To quantify the influence of wax structure on the degree of contamination, we used the following two parameters: (1) the portion of setal tip surface covered with contaminating particles and (2) the portion of setae covered with the particles. Plant waxes studied differed greatly according to both parameters (for the portion of setal tip surface: degrees of freedom (d.f.) = 11, F = 8.963, P < 0.001, one-way ANOVA)

FIGURE 7.4 SEM micrographs of the pad surface in the third tarsomere of the beetle Chrysolina fastuosa after walking on various plant surfaces. (A) and (B) Leaf of Brassica oleracea. (C) and (D) Leaf of Aloe vera. (E) and (F) Ripe fruit of Prunus domestica. (G) and (H) Leaf of Chenopodium album. (I) and (J) Young stem of Acer negundo. (K) and (L) Leaf of Berberis vulgaris. Scale bars: 20 ^m (A), (C), (E), (G), (I), and (K); 5 ^m (B), (D), (F), (H), (J), and (L).

FIGURE 7.4 SEM micrographs of the pad surface in the third tarsomere of the beetle Chrysolina fastuosa after walking on various plant surfaces. (A) and (B) Leaf of Brassica oleracea. (C) and (D) Leaf of Aloe vera. (E) and (F) Ripe fruit of Prunus domestica. (G) and (H) Leaf of Chenopodium album. (I) and (J) Young stem of Acer negundo. (K) and (L) Leaf of Berberis vulgaris. Scale bars: 20 ^m (A), (C), (E), (G), (I), and (K); 5 ^m (B), (D), (F), (H), (J), and (L).

(Figures 7.6A and 7.6B). A positive correlation (NS) between the portion of the setal tip surface covered with particles and the portion of setae contaminated was found (linear regression: y = 10.332+0.978*, R2 = 0.574; d.f. = 1, F = 13.502, P = 0.004, one-way ANOVA) (Figure 7.6C). The positive correlation between the two parameters was observed not only in the whole set of plant species having various types of wax crystals, but also in plants with the same crystal type, e.g., platelets and tubes. Therefore, only one of these parameters, the portion of setal tip surface contaminated, was used in our further evaluations.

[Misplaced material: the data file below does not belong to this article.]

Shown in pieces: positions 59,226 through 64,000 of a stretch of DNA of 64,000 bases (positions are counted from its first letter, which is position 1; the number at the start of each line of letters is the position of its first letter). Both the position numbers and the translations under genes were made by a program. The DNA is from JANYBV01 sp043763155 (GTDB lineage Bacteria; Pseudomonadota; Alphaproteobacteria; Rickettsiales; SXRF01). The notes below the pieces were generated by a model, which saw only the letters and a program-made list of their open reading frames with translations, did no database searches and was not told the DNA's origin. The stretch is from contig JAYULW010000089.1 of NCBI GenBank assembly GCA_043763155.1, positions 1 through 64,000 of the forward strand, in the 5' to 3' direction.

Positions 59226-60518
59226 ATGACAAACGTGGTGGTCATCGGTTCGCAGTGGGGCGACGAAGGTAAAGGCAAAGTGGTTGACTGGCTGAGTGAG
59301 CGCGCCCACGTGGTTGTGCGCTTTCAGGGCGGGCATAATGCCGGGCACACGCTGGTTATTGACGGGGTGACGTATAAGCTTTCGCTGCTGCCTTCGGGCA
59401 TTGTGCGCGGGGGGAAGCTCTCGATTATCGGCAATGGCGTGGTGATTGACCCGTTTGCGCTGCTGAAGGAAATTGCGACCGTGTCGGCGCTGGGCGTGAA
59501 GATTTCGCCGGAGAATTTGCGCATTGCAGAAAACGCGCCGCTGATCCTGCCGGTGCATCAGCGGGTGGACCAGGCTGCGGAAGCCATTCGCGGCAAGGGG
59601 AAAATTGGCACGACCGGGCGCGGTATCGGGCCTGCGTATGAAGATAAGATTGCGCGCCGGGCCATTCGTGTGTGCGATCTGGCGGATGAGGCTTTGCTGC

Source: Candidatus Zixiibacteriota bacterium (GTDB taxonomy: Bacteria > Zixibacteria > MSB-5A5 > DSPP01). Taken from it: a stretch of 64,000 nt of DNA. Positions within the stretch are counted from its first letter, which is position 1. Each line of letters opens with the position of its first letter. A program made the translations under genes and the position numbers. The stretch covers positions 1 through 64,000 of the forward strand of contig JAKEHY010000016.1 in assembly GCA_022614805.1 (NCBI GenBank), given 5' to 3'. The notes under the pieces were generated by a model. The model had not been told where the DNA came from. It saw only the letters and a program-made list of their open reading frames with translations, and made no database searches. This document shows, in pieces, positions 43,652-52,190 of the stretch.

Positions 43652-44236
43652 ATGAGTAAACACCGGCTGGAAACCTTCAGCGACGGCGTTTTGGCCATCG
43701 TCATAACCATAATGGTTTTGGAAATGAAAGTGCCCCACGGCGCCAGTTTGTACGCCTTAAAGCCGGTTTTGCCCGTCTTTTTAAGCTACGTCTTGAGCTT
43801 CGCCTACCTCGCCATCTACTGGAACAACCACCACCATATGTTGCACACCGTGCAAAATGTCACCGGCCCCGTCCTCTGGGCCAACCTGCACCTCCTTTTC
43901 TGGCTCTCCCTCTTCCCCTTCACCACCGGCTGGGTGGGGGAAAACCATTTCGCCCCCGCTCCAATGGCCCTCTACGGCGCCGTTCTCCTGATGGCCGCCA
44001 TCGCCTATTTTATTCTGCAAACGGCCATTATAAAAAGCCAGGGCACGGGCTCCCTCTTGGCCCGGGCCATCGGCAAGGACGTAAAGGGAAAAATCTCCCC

The portion of the setal tip surface contaminated with plant waxes depended on size of wax crystals. The aspect ratio was found to be statistically significant with

FIGURE 7.5 SEM micrographs of pad surface in the third tarsomere of the beetle Chrysolina fastuosa after walking on various plant surfaces. (A) and (B) Ripe fruit of Vitis vinifera. (C) and (D) Leaf of Chelidonium majus. (E) and (F) Leaf of Lactuca serriola. Scale bars: 20 ^m (A), (C), and (E); 5 ^m (B), (D), and (F).

FIGURE 7.5 SEM micrographs of pad surface in the third tarsomere of the beetle Chrysolina fastuosa after walking on various plant surfaces. (A) and (B) Ripe fruit of Vitis vinifera. (C) and (D) Leaf of Chelidonium majus. (E) and (F) Leaf of Lactuca serriola. Scale bars: 20 ^m (A), (C), and (E); 5 ^m (B), (D), and (F).

an increase in the largest dimension of crystals (linear regression: y = 6.112+3.955*, R2 = 0.766; d.f. = 1, F = 32.774, P < 0.001, one-way ANOVA) (Figure 7.7A). The portion of the setal tip surface contaminated correlated positively (NS) with both the largest dimension (linear regression: y = 44.013+2.509.*, R2 = 0.294; d.f. = 1, F = 4.173, P = 0.068, one-way ANOVA) and aspect ratio (linear regression: y = 41.434+0.572*, R2 = 0.313; d.f. = 1, F = 4.548, P = 0.059, one-way ANOVA) (Figures 7.7B and 7.7C, respectively).